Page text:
January 21, 2006

Two-Mile Farm

35 snow goose
36 Savannah sparrow
37 northern bobwhite
38 song sparrow
39 white-throated sparrow
40 common grackle

JAN. 21, BRADFORD FARM, cloudy, 30—Four or five thousand grackles, zero short-eared owls. A quail covey bursting practically from under me. No sun to get good looks at the LBBs (little brown birds). Cold, wet feet. Hundreds of nervous snow geese. That's an impressionistic view of my morning at Bradford farm, the University of Missouri research farm just east of Columbia.

Bradford sits on the old Two-Mile Prairie, once a tallgrass finger reaching down into this Ozark border country. Our party of 13, most local Auduboners, were there to help Brad Jacobs with his monthly bird survey of the property. An ecologist with the state conservation department, Brad is such a good birder he can squeeze identifications out of momentary sightings or calls. He's also author of the flagship state bird book, Birds in Missouri. I stuck fairly close to him to learn how he distinguished sparrows, separated cackling (once a subspecies) from Canada geese, or picked other blackbirds out of huge clouds of flocking grackles.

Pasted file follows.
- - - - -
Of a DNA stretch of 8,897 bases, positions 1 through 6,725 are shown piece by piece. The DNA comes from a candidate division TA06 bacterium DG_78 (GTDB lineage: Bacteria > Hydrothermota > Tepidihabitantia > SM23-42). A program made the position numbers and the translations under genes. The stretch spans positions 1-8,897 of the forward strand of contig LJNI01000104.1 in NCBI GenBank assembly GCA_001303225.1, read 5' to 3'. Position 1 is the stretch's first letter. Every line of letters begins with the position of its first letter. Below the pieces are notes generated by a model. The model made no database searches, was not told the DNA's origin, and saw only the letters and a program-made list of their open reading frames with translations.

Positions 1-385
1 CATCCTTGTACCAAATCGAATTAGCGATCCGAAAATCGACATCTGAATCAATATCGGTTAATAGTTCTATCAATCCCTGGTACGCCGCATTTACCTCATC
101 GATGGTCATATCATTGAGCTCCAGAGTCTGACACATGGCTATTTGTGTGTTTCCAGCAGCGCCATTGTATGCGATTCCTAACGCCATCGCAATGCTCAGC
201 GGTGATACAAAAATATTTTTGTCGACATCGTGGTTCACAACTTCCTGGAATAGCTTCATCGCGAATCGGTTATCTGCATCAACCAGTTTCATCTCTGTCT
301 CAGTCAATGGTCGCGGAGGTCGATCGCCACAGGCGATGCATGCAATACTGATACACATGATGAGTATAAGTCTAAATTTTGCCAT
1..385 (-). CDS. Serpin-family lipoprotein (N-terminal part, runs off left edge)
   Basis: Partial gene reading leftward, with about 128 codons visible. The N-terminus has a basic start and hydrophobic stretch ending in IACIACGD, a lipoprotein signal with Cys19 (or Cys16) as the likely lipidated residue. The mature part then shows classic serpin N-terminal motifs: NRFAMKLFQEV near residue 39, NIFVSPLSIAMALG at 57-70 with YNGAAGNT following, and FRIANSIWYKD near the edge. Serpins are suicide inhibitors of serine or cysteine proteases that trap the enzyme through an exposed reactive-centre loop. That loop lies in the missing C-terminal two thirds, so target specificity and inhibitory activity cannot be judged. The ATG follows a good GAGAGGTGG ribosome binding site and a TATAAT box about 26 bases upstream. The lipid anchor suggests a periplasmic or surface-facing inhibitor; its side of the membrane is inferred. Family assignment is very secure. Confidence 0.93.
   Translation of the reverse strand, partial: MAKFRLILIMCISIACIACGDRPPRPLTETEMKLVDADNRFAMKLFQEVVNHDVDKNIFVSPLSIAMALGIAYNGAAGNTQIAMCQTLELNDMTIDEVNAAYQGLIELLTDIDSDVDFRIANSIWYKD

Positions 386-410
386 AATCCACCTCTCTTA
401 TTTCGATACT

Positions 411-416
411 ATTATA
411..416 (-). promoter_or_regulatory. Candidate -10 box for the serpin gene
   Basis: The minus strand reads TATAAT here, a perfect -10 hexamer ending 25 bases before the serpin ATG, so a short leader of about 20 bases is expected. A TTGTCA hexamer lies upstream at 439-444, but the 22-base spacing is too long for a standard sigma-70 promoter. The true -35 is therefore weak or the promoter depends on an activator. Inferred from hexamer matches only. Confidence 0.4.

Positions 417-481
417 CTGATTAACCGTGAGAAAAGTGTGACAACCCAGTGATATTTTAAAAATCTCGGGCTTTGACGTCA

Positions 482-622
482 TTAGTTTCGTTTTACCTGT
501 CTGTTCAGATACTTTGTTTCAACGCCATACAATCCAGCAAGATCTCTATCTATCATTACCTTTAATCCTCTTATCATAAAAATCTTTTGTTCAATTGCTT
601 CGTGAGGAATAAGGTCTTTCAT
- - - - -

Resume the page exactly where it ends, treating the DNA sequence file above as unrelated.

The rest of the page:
I met some other excellent birders—I knew they were excellent because they carried no field guides. Oh, they had their National Geographics and Sibleys back home for occasional deep study, but they knew field marks well enough to fly blind. Janice, for example, had been to Attu in Alaska's Aleutian chain, a destination only for the Coast Guard and ultra-serious birders, who go there for Asian birds drifted off course. I'll have a couple more chances to see short-eared owls and longspurs before they return north.


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